Europe Economy

FTSE hits a 2016 high, but it may not last long


European stock markets rallied on Wednesday following positive Chinese data, with the U.K.'s major bourse hitting a 2016 high, but it may fall back soon, analysts warned.

The climbed above the 6,300 level for the first time in 2016. Year-to-date, the index had risen 4 percent in Wednesday afternoon trade.

The also performed well on Wednesday, rising by around 2 percent.

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The best performers on the FTSE were financial and mining companies such as Standard Chartered and BHP Billiton.

Positive data from China showing the country's dollar-priced exports increased 11.5 percent year-on-year in March dispelled fears about the Chinese economy and lent support to commodities.

The recovery in commodities helped push up the prices of miners and basic resource producers, leading to the bounce in the FTSE, explained Laith Khalaf, senior analyst at Hargreaves Lansdown.

But Khalaf warned that the climb could be short-lived.

"In the short term things may fall back as commodity markets are capricious and dependent on events like this weekend's meeting of oil-producing nations in Doha," he told CNBC via email. "The EU referendum vote may cause some volatility in markets as we get closer to the date."

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Tom Stevenson, investment director at Fidelity International, also warned that the U.K. vote on EU membership could affect the FTSE's prospects.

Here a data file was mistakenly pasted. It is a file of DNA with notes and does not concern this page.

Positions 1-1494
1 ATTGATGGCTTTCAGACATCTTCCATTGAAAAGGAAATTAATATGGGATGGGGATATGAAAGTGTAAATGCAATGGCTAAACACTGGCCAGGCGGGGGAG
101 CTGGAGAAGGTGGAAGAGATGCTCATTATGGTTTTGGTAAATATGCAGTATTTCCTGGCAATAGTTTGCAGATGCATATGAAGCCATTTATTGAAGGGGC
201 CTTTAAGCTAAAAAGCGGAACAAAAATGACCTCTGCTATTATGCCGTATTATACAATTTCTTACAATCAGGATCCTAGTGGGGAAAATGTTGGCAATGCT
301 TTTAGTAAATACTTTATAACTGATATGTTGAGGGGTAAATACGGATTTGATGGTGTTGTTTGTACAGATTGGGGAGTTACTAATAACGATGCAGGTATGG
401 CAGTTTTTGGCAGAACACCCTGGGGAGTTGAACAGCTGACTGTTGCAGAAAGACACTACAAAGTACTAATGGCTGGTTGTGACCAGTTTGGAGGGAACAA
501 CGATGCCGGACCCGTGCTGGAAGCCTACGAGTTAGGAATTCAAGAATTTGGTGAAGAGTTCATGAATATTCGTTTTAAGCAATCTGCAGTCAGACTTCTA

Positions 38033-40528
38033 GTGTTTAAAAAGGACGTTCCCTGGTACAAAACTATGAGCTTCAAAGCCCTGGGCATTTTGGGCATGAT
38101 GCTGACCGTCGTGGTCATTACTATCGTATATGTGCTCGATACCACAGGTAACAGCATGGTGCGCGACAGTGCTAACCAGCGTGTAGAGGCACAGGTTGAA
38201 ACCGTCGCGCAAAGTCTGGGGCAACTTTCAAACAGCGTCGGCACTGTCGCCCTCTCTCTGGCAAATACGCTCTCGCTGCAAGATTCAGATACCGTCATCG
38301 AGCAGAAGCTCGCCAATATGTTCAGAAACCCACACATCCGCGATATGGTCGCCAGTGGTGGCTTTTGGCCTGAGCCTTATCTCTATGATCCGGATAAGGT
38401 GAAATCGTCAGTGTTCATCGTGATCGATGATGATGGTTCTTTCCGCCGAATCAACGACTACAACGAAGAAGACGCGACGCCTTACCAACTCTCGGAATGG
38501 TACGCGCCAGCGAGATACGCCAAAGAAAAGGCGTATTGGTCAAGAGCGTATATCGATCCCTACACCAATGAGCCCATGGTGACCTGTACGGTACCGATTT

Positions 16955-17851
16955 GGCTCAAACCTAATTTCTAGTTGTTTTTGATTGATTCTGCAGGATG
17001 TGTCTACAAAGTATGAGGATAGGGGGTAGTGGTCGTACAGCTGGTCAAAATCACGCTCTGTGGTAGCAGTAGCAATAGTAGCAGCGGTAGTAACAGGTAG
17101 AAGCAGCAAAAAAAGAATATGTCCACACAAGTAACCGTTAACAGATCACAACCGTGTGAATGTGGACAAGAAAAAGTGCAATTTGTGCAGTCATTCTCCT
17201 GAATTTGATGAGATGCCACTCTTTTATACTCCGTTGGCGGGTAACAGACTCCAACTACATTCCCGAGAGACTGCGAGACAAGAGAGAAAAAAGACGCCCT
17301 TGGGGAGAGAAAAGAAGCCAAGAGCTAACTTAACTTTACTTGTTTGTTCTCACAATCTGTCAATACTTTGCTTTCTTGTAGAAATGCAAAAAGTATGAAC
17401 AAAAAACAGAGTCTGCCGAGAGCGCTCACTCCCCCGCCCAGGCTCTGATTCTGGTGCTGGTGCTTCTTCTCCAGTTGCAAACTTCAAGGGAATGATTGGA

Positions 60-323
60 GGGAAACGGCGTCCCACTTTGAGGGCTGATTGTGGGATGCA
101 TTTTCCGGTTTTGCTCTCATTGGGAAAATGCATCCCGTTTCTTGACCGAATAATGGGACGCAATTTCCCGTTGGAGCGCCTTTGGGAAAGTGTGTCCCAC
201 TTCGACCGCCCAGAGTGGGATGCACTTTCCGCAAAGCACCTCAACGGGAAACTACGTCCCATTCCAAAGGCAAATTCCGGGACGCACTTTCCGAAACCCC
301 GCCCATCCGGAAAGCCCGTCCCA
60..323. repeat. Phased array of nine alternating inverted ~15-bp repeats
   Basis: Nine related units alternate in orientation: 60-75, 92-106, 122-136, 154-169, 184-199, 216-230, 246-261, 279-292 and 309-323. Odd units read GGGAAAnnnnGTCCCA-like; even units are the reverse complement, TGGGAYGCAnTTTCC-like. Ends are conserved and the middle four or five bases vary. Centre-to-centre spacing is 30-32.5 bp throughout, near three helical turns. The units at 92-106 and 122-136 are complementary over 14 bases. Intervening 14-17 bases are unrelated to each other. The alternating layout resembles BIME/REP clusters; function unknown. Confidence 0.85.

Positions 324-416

"Whether or not the rally can be sustained over the next couple of months will depend on how the Brexit polls evolve and the unfolding US earnings season, where expectations are low enough to offer the prospect of positive surprises," he said to CNBC in an email.

"In the meantime, with the FTSE 100 still 10 percent below last spring's peak level, U.K. shares offer attractive yield support in a lower-for-longer interest rate environment."

Khalaf also offered a positive outlook for the FTSE and said it was approaching a fair value for investors.

"The U.K. stock market valuation remains in the middle of its range, which suggests it's neither cheap nor expensive, so long-term investors are getting close to a fair price."

The worst performer on the FTSE was food retailer Tesco. Shares in the company slumped, despite reporting sales growth and pre-tax profits of £162 million ($230 million).

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